We don't know exactly what was on Padilla's mind, because he doesn't speak to the media. But his actions, to me, spoke volumes.
Vladimir Guerrero had been tilting the scales -- yanking them, actually -- against the Rangers, and Padilla took it upon himself to deliver a message by whistling one under that goat-beard of Guerrero's. By the fourth inning Tuesday, the Angels were spanking the Rangers again, and Padilla decided to punctuate his earlier reaction.
To me, that's neither cowardice nor stupidity. That's hardball.
And it was about time that the Rangers started playing it.
Bob Feller liked to pitch inside. Don Drysdale and Bob Gibson had reputations for keeping hitters "loose," too.
And, if I may dare, allow me to use the ultimate hardball example: Nolan Ryan, former Ranger. Nolan liked to, every now and then, throw a pitch or two or three inside.
The Rangers put a statue of Ryan in center field. And Vicente Padilla gets thrown under the proverbial bus?
Shame on every Ranger who called Padilla stupid or self-centered.
Even if someone in the Rangers clubhouse thought that, he should have kept it to himself or told Padilla privately, instead of crying it to the media.
Everyone is accountable. Everyone.
That is pretty well said.
Pat Summerall tells all in his new book …
But as he recounts in his new autobiography, “Summerall: On and Off the Air” (Nelson Books), he nearly died before his transplant. In the days after the surgery, he went from being irritable to turning “berserk,” the result, doctors said, of fatigue and his medication.
•He screamed at his family, shouted, demanded that he be flown home on Cowboys owner Jerry Jones’s jet, refused his medication, ran down the hospital corridor with his gown flapping open (a sight topped by a towel on his head as a turban) and insisted that parts of his body were gone.
“Pat, what is wrong with you?” his wife, Cheri, asked.
“What do you think is wrong with me?” he answered. “My lips just fell off! Quick, grab my arm — it’s going, too. And my leg!”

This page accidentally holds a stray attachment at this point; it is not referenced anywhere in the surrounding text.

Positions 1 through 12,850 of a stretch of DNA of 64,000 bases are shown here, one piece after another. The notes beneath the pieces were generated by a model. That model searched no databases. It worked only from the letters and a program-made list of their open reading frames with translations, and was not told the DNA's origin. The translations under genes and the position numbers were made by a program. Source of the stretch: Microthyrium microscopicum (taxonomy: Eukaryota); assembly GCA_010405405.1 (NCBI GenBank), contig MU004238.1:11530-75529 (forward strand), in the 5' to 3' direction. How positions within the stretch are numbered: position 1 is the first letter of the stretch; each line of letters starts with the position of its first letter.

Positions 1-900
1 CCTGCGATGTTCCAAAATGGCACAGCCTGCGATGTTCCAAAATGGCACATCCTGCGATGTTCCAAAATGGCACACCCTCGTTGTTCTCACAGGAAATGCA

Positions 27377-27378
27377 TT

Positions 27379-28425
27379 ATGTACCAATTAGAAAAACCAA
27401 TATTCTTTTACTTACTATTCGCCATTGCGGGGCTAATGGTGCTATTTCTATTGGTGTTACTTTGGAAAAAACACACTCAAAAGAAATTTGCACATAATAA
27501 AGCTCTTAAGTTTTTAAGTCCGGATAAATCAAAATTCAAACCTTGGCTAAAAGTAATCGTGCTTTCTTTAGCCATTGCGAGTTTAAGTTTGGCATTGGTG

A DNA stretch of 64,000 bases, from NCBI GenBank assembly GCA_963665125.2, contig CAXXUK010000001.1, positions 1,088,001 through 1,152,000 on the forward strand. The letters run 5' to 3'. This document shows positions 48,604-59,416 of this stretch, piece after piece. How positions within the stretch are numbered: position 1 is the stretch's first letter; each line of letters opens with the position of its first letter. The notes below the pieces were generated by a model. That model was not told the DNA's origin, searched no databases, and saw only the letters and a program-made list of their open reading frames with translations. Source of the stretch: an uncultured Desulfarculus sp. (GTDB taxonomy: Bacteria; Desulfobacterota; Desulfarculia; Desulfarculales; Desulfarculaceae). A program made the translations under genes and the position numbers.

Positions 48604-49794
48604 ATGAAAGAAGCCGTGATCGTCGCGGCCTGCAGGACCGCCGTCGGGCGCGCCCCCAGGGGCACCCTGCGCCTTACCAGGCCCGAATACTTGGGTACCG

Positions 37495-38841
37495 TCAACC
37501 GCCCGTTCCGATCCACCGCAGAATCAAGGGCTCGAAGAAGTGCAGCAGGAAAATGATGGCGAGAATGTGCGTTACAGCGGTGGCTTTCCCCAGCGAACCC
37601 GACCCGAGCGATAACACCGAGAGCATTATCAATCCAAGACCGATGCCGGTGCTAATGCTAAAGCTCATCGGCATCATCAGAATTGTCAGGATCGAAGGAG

Summerall also sheared off some of his hair with an electric razor in an inexplicable effort to resemble Bruce Willis.
“I remember some of it,” he said yesterday, “but not all the things my wife and kids tell me. There were things I had no recollection of, like singing “God Bless America” and “Amazing Grace” at the top of my lungs.”
He added: “Why I had to look like Bruce Willis, I don’t know. I’m not a particular fan of his.”
Shocking News from Packers Camp! …
Choosing youth and leg strength over experience, the Green Bay Packers released veteran kicker Billy Cundiff Thursday afternoon, leaving Dave Rayner to handle all the kicking duties for the time being.
Words cannot express my pleasure in reading that he will not be torturing me this fall. The Packers will be bad enough without him…
Junior Seau retired for 3 days …and now he is back…
For more pictures of this Cowboys supermodel, click Akinayodele.net …
Bagofnothing.com catches up with Brenda Warner …
Here is a new Cowboys blog Bloggingtheboys.com …looks pretty promising…
Today’s youtube offering was a fight that broke out at Ticket Fight Night some time ago. Good times.
And, while you are at it, please enjoy Anderson Silva destroying Chris Leben from a few months ago (even if Leben did have a nice win last night):
Tomorrow morning, please plan on a special edition of the blog. It will be questions to emails about World Soccer. I am releasing it on Saturday for two reasons:
#1 – All you soccer haters can ignore it
#2 – Tomorrow is opening day of the English Premiership Season (thank you Setanta Sports and Fox Soccer Channel).
So, if you are interested, see you tomorrow. If you are not, save your comments on how soccer bores you and how great high school football is, and we will see you again Monday.